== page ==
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I don’t fancy myself a movie critic but I have some hard-to-ignore thoughts about two recent films, both about the movie “industry,” both wrenchingly hard to watch.

Blonde is of a genre that annoys the hell out of me, the one in which famous people are fair game for fictionalizing while the storytellers keep said famous people’s names on the characters. The writer of the book the film’s based on, Joyce Carol Oates, is a giant among fiction writers and seems to have felt entitled to make Marilyn Monroe, a real person, a larger than life symbol of obsession in pursuit of an impossible goal. Monroe’s life was “material” for Oates’ epic. There are enough facts in the epic to make viewers think they’re seeing Monroe’s life. But they aren’t. They’re seeing Oates’ Moby Dick.

The Hollywood depicted in Blonde is brutal, savage, devouring, just as it is in Babylon, which we watched the night after we saw Blonde.

Babylon is a 21st Century riff on Singing in the Rain which was a 1950s look at Hollywood in the 1920s as talkies upended the silent era. Singing in the Rain was delightful movie-making, a classic, a lark, innocent and wide-eyed, full of laughter and great dance moves.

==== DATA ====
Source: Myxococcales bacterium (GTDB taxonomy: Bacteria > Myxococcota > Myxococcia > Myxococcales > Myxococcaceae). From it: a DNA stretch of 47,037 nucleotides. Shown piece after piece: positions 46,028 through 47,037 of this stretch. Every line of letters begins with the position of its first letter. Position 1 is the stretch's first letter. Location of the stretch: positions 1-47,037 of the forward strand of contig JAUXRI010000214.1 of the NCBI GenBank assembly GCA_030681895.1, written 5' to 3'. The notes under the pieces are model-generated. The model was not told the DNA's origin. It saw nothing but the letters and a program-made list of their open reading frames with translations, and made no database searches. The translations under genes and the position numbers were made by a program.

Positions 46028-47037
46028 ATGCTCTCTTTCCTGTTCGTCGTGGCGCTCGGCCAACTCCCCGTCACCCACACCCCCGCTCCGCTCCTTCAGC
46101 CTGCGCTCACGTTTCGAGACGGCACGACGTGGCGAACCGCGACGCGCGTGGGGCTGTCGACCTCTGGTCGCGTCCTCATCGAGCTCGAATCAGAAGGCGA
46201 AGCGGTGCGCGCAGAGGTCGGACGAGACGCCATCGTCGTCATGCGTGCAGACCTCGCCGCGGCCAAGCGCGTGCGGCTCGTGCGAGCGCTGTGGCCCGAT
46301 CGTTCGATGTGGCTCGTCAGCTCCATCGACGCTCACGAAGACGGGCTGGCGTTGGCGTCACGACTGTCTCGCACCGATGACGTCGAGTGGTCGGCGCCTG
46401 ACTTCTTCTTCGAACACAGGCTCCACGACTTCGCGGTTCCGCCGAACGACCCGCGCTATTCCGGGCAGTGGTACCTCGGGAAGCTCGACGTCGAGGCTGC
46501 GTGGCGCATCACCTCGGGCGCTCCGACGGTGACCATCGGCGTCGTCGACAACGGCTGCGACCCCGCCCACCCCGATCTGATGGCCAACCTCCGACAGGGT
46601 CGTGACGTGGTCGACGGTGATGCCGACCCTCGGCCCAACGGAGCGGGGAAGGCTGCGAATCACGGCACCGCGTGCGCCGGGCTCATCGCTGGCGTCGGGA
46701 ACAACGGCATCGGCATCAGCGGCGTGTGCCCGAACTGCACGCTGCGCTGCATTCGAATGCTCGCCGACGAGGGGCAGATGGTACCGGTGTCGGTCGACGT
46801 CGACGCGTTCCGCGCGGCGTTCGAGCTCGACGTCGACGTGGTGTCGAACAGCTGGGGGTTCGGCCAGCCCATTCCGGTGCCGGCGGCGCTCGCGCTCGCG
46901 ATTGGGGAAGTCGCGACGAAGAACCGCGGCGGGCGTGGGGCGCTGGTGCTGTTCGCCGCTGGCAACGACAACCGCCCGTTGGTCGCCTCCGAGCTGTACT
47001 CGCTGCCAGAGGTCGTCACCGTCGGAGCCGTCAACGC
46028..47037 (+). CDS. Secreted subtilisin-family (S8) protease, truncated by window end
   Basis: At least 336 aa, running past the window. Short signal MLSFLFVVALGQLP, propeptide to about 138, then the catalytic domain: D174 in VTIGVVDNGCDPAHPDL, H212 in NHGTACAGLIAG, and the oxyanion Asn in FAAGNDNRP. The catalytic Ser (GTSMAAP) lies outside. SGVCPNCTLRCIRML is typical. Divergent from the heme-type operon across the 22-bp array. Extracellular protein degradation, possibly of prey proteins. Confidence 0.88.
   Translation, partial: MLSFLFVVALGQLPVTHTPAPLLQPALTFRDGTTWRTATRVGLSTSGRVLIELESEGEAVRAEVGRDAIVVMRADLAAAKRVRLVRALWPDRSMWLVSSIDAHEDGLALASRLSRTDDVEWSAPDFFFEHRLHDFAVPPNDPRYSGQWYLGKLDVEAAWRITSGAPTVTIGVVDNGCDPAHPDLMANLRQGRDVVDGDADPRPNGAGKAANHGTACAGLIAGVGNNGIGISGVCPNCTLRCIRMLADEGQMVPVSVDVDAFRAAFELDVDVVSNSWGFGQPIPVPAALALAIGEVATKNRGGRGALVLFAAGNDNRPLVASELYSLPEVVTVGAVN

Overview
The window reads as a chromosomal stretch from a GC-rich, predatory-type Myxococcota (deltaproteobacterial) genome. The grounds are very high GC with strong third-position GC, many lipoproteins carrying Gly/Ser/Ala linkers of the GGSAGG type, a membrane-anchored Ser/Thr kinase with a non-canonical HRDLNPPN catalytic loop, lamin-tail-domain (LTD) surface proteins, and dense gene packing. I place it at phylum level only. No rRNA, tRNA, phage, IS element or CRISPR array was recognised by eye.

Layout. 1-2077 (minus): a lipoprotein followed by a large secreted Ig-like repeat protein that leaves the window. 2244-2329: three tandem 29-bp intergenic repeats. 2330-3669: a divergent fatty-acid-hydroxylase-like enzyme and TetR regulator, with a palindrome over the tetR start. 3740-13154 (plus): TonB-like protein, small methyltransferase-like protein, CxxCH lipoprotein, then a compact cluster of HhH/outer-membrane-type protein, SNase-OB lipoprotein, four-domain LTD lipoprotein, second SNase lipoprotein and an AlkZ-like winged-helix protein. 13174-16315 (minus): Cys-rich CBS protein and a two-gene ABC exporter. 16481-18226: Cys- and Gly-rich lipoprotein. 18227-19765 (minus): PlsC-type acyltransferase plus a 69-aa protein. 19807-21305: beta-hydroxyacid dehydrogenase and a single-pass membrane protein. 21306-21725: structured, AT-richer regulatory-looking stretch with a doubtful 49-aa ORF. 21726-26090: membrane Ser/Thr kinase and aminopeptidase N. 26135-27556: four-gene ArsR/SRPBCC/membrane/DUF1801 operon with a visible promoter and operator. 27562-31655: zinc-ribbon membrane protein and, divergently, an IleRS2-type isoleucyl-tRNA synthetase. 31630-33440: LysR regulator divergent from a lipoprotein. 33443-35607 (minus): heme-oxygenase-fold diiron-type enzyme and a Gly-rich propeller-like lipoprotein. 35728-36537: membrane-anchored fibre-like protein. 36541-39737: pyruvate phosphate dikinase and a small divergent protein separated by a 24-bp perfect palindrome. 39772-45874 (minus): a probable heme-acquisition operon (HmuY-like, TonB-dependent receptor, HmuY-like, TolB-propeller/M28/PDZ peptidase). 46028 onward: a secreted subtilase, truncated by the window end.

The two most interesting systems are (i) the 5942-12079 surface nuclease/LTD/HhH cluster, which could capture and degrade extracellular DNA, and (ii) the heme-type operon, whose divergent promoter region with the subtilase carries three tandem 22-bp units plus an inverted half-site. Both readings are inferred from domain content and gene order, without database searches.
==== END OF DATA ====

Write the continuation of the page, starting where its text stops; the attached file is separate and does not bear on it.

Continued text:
Babylon takes the same era, same array of characters, same arrival of the talkies, and goes dark. Really dark, deliberately and artfully. I kept seeing Singing references, marveling at the power of taking those archetypal people and scenes and rubbing the viewer’s nose in the harsh reality behind all that cheeriness.

Last night we re-watched Singing in the Rain, decades after first seeing it and Lo!—there were even more congruencies in Babylon than I’d realized—scenes, characters, situations, facial expressions, camera angles, dialogue, whole production numbers are references to Singing. But Babylon is so far from that happy film it could be called Screaming in the Tornado.

The Hollywood of Babylon and Blonde enchants innocents, wounds them, uses them up, then spits them out to die.

And still the magic enchants. Babylon screenwriter/director Damien Chazelle gives the great Jean Smart a magnificent aria of words about that enchantment and destruction, about the endless stream of bright-eyed hopefuls who would always walk into the danger zone, about the magnificent power of a great film to—perhaps—make it worth whatever harm it wreaks on those involved.

For this old broad who was once a cute young actress, Blonde and Babylon were reminders of almost getting sucked in when a door opened into being cast in a movie. But. I actually got it that being an introvert, an observer, a writer at heart, was a bad fit for the acting life. I knew it would destroy me.

Babylon and Blonde actually have me smiling now. That was one smart kid, one who realized that Singing in the Rain wasn’t real, the kid who said No and chose a path that would work for her—that still works. Now, back to finishing another book—the exact thing I should be doing.